U.S. Manufacturing PMI Falls to Nine-Month Low


Manufacturing activity in August fell to a nine-month low despite an increase in output and new orders, according to a report released Tuesday.

The final reading of the IHS Markit U.S. Manufacturing Purchasing Managers’ Index for August was 54.7, down from the July reading of 55.3.

IHS Markit said August’s reading signaled “the weakest improvement in operating conditions since last November.”

IHS Markit said employment and backlogs saw solid increases, while rates of inflation in input prices and output charges fell.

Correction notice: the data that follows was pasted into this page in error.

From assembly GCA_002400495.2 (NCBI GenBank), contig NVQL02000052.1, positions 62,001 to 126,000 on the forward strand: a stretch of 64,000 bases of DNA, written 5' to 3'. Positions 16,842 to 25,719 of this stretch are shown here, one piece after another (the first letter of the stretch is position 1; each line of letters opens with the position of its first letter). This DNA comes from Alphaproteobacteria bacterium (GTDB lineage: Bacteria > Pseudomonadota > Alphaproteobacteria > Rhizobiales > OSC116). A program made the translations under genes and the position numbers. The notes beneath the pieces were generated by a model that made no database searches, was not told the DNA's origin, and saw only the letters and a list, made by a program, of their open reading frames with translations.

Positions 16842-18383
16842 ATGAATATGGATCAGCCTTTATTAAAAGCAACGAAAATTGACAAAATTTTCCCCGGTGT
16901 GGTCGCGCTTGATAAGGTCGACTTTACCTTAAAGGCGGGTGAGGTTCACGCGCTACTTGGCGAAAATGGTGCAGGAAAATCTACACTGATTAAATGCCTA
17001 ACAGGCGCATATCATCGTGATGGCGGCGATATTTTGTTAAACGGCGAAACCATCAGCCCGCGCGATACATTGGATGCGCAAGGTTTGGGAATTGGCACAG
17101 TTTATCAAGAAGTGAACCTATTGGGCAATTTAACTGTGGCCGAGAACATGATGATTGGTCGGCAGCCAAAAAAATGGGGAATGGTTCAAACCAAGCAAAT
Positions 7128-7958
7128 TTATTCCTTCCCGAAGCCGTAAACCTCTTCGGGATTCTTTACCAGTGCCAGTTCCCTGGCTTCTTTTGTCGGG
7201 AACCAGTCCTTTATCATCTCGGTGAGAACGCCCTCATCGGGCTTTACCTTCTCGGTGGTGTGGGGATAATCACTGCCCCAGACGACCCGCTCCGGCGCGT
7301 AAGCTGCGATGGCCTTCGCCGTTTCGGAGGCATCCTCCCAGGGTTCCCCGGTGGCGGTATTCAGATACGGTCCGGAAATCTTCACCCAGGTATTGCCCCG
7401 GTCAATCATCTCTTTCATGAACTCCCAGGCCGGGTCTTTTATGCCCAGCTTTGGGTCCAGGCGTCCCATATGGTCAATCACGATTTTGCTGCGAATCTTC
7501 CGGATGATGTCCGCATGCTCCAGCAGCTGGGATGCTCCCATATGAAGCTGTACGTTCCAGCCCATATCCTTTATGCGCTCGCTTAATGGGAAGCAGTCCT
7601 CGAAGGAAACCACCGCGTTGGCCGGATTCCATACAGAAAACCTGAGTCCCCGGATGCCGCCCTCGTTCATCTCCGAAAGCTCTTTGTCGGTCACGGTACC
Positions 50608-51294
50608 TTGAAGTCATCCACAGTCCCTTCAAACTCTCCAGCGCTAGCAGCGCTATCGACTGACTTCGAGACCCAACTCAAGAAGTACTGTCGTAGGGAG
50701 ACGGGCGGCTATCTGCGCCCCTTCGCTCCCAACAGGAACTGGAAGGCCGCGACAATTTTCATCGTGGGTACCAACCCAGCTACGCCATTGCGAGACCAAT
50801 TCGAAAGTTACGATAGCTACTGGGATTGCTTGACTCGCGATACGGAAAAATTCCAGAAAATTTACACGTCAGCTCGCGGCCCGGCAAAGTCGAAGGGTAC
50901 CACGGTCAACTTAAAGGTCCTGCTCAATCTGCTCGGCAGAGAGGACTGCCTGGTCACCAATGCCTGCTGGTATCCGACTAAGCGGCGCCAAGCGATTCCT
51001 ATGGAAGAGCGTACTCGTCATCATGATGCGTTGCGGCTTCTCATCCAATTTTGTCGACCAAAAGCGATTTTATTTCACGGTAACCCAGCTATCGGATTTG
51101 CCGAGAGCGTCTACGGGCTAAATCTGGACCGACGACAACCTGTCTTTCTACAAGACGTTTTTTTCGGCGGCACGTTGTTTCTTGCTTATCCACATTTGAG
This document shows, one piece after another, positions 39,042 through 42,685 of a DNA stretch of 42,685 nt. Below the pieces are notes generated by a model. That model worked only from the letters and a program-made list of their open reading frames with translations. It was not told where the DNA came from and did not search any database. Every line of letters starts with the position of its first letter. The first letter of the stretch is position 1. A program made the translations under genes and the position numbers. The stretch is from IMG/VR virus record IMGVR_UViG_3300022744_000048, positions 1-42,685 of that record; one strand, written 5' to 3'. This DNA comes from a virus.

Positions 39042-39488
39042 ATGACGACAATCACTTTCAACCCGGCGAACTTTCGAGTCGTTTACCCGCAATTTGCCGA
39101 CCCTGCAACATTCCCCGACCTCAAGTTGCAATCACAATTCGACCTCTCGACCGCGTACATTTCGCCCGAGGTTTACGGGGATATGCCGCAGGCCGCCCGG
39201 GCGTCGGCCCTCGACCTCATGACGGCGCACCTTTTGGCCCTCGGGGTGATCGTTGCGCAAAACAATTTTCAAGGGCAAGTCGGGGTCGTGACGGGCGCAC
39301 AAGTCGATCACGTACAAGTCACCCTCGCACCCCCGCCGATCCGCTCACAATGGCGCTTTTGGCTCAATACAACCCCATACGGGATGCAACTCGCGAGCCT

“Exports remain the key source of weakness for producers, with foreign orders barely rising in August after two months of modest declines,” IHS Markit Chief Business Economist Chris Williamson said in prepared remarks. “Tariffs and trade wars were also commonly cited as factors behind companies building safety stocks of inputs to ensure supply or lock-in lower prices, exacerbating supply shortages and also driving prices even higher.”

Almost two-thirds of companies surveyed reporting higher input prices blamed tariffs as the cause of increased costs, Mr. Williamson said. Almost one in three cited tariffs as the cause of having to raise prices to customers, he said.


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